All posts tagged: Aesthetic

Trees in the Mist

A Long Missed Shift

There have been NO MUSHROOMS in Nanaimo so far this fall. With failing hope on my walk today I wandered from time to time off the trail, poking mournfully at the ground with my walking stick. Eventually I gave up and decided to just enjoy the walk. As I came around one curve in the path I stopped and looked at this scene: Something in the way the branches filled up the space with horizontal lines, the autumn light, late in the day, and the deep reassuring stillness caused a sort of mental pop in my head. I felt it like a knot un-knotting. Pop, un-knot. I was suddenly full of a warm shy contentment angling up towards joy at the edges. I smiled. It has been a very long time since such a feeling has come to me. I carried on down the trail, swinging my stick and breathing in the green smelling air, lungs not big enough to take in as much as I would like, shoulders not broad enough to throw back …

Thisness

Haecceity (from the Latin haecceitas – pronounced heck-see-ity) is usually translated as “thisness.” Duns Scotus is believed to be the first person to use the word to denote the wholly unique components that make a person or object unlike any other person or object. In a certain sense it is the emergent quality of a thing that we recognize as being one of a kind and therefore worth great value. A sensitivity to “thisness” is one of the central muscles of a poetic mind. With it we move out of categorizing all stones as “stones,” which is a time saving device, into contemplation of this particular stone, which is a time occupying device. We pick up the stone, we turn it over, we appreciate it for it’s thisness. This of course is not a muscle exclusive to the poetic mind. The scientific mind also requires this working, this using of effort. In thisness the scientist and the poet stand together — in curiosity, in wonder sometimes, at the profoundness of this one unique thing, this …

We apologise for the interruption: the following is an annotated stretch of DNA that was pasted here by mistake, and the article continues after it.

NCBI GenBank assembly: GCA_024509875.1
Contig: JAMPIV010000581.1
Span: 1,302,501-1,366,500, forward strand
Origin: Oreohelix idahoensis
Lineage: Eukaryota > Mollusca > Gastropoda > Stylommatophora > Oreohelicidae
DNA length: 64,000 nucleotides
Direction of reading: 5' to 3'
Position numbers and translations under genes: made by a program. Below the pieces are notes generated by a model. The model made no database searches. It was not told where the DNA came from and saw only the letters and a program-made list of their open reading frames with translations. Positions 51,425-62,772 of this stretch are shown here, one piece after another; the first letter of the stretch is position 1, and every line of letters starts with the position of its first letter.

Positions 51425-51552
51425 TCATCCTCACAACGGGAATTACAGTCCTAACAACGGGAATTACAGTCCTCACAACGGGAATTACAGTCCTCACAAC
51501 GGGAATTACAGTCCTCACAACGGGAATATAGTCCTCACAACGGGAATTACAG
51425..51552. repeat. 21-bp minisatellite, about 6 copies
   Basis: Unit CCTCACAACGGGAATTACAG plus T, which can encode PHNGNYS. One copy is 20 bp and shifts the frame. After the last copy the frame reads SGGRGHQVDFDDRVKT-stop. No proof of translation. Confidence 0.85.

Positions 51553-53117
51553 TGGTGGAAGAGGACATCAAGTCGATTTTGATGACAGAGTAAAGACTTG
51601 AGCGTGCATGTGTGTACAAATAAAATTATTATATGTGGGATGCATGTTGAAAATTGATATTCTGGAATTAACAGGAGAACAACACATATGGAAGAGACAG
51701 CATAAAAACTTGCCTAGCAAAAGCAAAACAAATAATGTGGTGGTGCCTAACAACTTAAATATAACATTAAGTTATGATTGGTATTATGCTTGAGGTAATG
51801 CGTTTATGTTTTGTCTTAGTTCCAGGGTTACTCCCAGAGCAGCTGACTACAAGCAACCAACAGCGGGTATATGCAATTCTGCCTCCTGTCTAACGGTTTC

The Welcoming Prayer

Sadness, loneliness, depression — feelings most of us don’t welcome. Speakers like Tony Robbins and Sharon Pope as well as a growing number of Psychologists say that suppressing or avoiding feelings is not good for us. Experiments show that suppression of emotions leads to increased sympathetic activation of the cardiovascular system and worse memory for social information such as names or facts about individuals seen on slides 1. There are also authoritative references that link cancer to a “type C personality.” Type C personalities are known for their tendency to “suppress wants, needs and desires.” 2. The implication being that suppressing these things increases the risk of cancer. Dr. Gabor Mate explains that the type C personality does not predestine a person to get a disease. Instead the type C personality predisposes a person to certain ways of thinking that increase stress. It’s like a kind of internal stress magnifier. Since our ways of thinking can be changed, there are ways we can reduce our risk. The Welcoming Prayer is one of them. The Welcoming …

Evolution In The Stream

In 2004 I started a website called “Still in the Stream.” The idea was to build upon my books about wabi sabi and explore the wider artistic, philosophical, and lifestyle components to the wabi sabi aesthetic. Then I embarked on my 100 Lakes project and have been focused on that for the past 3 years. Over Christmas I started listening to the podcast series, Evolutionary Christianity, with guarded interest. The experience has proved to be more stimulating that I had hoped and I am re-energized to explore the confluence of Evolution and Spirituality. Wabi Sabi has proven to be a deep and consistent set of concepts and values that have some evolutionary echos. The function of this blog will be to explore and record my thoughts on the subject. It will be largely a text-based effort, but I’ll try to include relevant images from time to time.